Better online volunteering service would inspire more activity

Easier access to volunteering opportunities online would have a significant impact on people taking part in more physical activity, according to a survey by the Sport and Recreation Alliance.

  • Over a third (36%) of people agreed that an online hub of volunteering opportunities in sport and recreation would encourage them to do more physical activity.
  • 25-34-year-olds account for just 12% of sport and physical activity volunteers in England.
  • Over half (51%) of 25-34 year-olds agree that having sport and physical activity volunteering opportunities in one online location would encourage them to get involved.

4 June 2018 – Easier access to volunteering opportunities online would have a significant impact on people taking part in more physical activity, according to a survey by the Sport and Recreation Alliance.

A central online tool to find local clubs and events which need volunteers would attract over a third of people (36%) to commit more to sport and recreation.

This presents an opportunity for the sector, by improving the quality of online information about local opportunities, the numbers involved in activity will rise.

From tomorrow, the Alliance will make finding the right role as easy as possible by formally launching the Volunteer Opportunity Finder. This forms part of our celebrations recognising the value of volunteers during Volunteers’ Week.

This online tool, available on the Sport and Recreation Alliance website, follows ground-breaking behavioural science research, which has provided new evidence and insight into what drives people to help out and join in.

These insights have been distilled into a simple framework named GIVERS, designed to help grassroots clubs and organisations recruit, retain and reward volunteers.

The most recent Active Lives survey has also shown that 25-34-year-olds make up only 12% of sport and recreation volunteers in England.

Creating this central hub of volunteering opportunities can boost numbers and push participation according to Emma Boggis, CEO of the Sport and Recreation Alliance.

“Sport and recreation volunteers play a big part in getting the nation more active, improving wellbeing and building communities.

“We know there is a direct link between volunteering and increased engagement in physical activity. A better way to access opportunities will have a positive impact on the sector.

“Our new Volunteer Opportunity Finder will encourage involvement with a simple and easy way to find activities and make a real difference, including for those in the under-represented 25-34 age range.

“It has been shown through the GIVERS research that the ease of getting involved is a key motivator for people to take part.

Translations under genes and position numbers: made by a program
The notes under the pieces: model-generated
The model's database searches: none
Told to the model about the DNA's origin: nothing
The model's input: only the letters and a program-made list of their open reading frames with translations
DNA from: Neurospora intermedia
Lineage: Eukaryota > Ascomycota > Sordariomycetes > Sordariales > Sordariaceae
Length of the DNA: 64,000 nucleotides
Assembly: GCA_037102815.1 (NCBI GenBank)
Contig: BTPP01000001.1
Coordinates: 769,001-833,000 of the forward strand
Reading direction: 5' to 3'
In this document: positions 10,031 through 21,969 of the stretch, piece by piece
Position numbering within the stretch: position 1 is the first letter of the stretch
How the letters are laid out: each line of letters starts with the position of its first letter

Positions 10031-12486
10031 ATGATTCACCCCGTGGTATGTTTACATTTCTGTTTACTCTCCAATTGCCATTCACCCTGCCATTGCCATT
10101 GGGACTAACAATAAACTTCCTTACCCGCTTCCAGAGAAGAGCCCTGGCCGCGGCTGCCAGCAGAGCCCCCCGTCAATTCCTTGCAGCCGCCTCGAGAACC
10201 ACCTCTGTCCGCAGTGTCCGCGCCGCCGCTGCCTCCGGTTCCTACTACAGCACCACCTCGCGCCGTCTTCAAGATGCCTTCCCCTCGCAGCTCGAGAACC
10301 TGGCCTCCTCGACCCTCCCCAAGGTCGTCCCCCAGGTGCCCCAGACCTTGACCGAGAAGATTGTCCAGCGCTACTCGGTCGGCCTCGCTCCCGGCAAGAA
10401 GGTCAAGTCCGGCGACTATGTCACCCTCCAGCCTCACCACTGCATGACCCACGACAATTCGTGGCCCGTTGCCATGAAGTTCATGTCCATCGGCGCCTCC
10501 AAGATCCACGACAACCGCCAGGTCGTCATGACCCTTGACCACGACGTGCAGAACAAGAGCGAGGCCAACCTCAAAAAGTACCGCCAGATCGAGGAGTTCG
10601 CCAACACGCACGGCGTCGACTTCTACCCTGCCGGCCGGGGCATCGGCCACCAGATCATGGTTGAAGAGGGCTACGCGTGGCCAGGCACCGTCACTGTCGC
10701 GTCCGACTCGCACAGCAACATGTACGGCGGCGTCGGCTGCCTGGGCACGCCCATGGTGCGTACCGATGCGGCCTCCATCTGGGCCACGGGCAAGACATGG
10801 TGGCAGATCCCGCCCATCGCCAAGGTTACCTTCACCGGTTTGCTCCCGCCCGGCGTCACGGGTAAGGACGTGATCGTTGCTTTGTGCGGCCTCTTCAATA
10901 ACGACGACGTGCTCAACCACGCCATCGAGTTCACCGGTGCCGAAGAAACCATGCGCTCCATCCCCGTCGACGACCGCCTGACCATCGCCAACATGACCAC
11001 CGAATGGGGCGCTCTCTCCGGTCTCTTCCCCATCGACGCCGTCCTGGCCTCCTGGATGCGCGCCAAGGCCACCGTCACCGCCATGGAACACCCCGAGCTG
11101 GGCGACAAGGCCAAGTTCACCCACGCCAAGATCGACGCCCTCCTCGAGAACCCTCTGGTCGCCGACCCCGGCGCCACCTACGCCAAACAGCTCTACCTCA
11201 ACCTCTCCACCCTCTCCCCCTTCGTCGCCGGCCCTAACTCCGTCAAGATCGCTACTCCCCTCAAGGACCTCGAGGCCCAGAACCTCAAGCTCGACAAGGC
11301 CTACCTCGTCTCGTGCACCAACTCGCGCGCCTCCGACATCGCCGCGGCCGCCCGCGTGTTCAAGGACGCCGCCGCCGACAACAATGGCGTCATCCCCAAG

“By getting this process right, we can make a happier and healthier nation while building stronger communities across the UK.”

The Sport and Recreation Alliance has introduced the Volunteer Opportunity Finder to easily connect volunteers to events and clubs they can help at.

This free platform will benefit those operating at all levels of the sector and will help maintain and grow a vibrant sport and recreation sector that is fit for the future.

CASE STUDY: parkrun – Sloan Medical Centre, Sheffield

The impact of creating an active nation and strong community through willing volunteers can be proudly shown at a parkrun event staged in Yorkshire.

parkrun has grown significantly since it was introduced in 2004. Over 140,000 people take part each week with an army of 14,000 volunteers helping at events across the country.

300 of those participants get active at the Graves parkrun, set-up by Sloan Medical Centre in Sheffield six years ago. The staff and patients raised the initial event start-up costs with a sponsored run in the park and it was matched by the local council to reach the required total.

The original volunteers were mostly from the practice with Dr Ollie Hart as Event Director.

Through association, many of the Centre’s staff and patients are regular runners, walkers or volunteers at Graves parkrun.

Dr Hart knows of people with multiple sclerosis, diabetes, airway disease, mental health issues and other conditions, who have all benefited hugely from a ‘life changing’ connection with parkrun.

He states that, as an intervention, helping to start Graves parkrun and having a close association with the event, has had the biggest health impact of anything he has done in his career so far.

CASE STUDY: Hillingdon Slipstreamers – cycling charity, Uxbridge

Hillingdon Slipstreamers embody the meaning of community engagement. Slipstreamers is a registered cycling charity based in Hillingdon, Uxbridge that is truly committed to empowering and developing their volunteers.

The club is run entirely by volunteers and it works to promote safe cycling, improving riding skills and working to maintain the health of under 16-year olds. The charity was founded in 1998 by a small group of volunteers that actively worked to engage with the local community.

With a current volunteer workforce of over 70 unpaid adult volunteers ranging from 18 to 80 years, there are various opportunities for their volunteers to choose what to get involved with. 

Slipstreamers were awarded the Volunteering Award at the Community Sport and Recreation Awards in 2017 for their youth leaders volunteering programme. The programme has a growing pool of over 25 young volunteers aged 14-18.

The club also takes the time to nominate fellow volunteers for other awards. Using the GIVERS framework which recruits, rewards and retains volunteers through a recognition system that serves to remind just how important the work that volunteers carry out. 

The Volunteer Opportunity Finder is available here: https://doit.life/join-in